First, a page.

Kari Lake Gets Polling Boost Before Supreme Court Battle

Most Americans think the losing candidate in an election should have the right to challenge the result, in a boost for Republican Kari Lake, who is seeking to overturn the result of Arizona's gubernatorial election in the courts.

Election integrity has emerged as a major issue in U.S. politics over the last few years, with Donald Trump continuing to claim he was the legitimate winner of the 2020 presidential election, though this has been repeatedly dismissed in court and by independent election experts.

According to polling by Redfield & Wilton Strategies, conducted exclusively for Newsweek, 56 percent of U.S. adults think the defeated candidate "should have the right to challenge an election result."

Kari Lake on election night in Arizona
Arizona Republican gubernatorial nominee Kari Lake speaking to supporters during her election night event at The Scottsdale Resort at McCormick Ranch on November 8, 2022 in Scottsdale, Arizona. Lake is attempting to overturn her electoral defeat in court. Justin Sullivan/GETTY

This is divided between 22 percent who strongly agree, and 34 percent who simply agree. Another 22 percent of respondents said they neither agree nor disagree, while only 17 percent of Americans don't think losing candidates should be able to contest election outcomes.

The survey of "1,500 adults in the United States" was conducted on January 28-29, 2023.

It also found 49 percent of Americans "have trust" in the integrity of the U.S. electoral system, versus 26 percent who said they don't. Out of these, 24 percent "strongly agree" they have trust in the system, with another 25 percent saying they agree.

However, 11 percent of Americans said they "strongly disagree" with the statement saying they "have trust" in election integrity, with a further 15 percent also saying they "disagree." The remaining 25 percent either said they "neither agree nor disagree," or "don't know."

Lake was defeated in her bid to become Arizona Governor by Democratic rival Katie Hobbs, who won by 17,000 votes and was sworn in on January 2.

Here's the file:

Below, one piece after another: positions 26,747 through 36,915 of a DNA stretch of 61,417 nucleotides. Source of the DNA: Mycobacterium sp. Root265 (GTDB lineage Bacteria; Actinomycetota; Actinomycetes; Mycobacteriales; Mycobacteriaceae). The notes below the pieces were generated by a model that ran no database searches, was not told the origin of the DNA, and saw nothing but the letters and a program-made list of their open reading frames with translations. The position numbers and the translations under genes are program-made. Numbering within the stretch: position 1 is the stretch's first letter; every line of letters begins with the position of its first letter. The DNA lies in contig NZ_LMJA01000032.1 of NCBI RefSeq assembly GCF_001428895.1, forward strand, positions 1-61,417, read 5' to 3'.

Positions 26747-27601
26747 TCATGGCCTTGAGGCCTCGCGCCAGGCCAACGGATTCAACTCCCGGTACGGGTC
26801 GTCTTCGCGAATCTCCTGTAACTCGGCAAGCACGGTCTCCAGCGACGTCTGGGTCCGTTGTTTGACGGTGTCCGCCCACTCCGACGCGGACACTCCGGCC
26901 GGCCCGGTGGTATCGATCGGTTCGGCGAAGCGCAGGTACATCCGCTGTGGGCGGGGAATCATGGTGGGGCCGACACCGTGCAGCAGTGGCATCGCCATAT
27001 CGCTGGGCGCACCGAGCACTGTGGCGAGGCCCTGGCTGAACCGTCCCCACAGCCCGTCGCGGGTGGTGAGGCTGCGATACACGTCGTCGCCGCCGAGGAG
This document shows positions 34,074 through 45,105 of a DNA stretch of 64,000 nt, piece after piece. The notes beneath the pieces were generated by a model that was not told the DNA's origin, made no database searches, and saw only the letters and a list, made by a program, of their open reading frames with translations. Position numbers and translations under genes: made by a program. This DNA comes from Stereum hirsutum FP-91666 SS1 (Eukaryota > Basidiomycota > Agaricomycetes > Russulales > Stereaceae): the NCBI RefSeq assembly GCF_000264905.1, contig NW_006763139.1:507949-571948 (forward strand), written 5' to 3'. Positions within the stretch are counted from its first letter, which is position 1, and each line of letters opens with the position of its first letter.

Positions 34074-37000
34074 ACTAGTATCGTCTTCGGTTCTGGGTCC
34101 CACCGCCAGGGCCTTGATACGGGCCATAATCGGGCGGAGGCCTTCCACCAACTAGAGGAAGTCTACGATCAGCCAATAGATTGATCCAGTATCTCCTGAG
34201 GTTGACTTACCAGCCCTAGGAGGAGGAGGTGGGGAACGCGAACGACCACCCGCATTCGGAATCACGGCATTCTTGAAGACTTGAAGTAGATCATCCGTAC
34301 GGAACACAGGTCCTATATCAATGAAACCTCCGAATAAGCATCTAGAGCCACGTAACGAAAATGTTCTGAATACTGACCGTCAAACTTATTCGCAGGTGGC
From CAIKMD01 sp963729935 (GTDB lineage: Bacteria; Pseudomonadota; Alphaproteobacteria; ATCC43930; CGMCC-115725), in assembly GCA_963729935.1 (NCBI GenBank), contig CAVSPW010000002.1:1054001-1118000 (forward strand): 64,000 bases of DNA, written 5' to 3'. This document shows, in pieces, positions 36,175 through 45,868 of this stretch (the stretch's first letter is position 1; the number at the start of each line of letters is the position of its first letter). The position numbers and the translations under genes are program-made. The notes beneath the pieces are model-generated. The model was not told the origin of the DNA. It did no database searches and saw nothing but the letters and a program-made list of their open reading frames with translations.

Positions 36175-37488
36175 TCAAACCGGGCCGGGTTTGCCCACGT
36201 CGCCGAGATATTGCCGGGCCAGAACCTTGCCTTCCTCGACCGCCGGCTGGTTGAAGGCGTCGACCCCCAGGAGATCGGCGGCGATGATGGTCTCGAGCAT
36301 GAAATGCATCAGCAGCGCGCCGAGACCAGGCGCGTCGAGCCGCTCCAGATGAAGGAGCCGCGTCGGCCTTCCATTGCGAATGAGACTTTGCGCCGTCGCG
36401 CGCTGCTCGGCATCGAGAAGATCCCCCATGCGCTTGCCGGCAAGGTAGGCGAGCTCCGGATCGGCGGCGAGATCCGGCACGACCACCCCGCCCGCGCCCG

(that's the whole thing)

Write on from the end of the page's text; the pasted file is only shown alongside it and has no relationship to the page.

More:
In December, Lake's claims of electoral fraud were rejected by a Maricopa County judge, though the Republican immediately announced her intention to appeal, and has said she will take the case all the way to the Arizona Supreme Court.

On Monday, Arizona Attorney General Kris Mayes was asked to investigate Lake over the alleged unauthorized publication of voter signatures by Secretary of State Adrian Fontes, a fellow Democrat.

The inquiry centers around a graphic tweeted by Lake on January 23, which included the signatures of 16 Arizona voters. Under the state's law it is illegal to disclose voters' signatures without their consent.

Speaking to Newsweek Neama Rahmani, a former federal prosecutor and president of West Coast Trial Lawyers, warned Lake could find herself "a defendant in criminal court."

He said: "Lake apparently committed a felony under Arizona law. Only the voter or an authorized person can publish voter signatures, and Lake is neither. The tweet to all of Lake's followers is all the evidence the Arizona attorney general needs if her office accepts the referral for prosecution.

"Lake needs to stop pursuing this frivolous election-fraud case and stay off social media. Otherwise, she may find herself as a defendant in criminal court."

Newsweek has contacted Kari Lake for comment.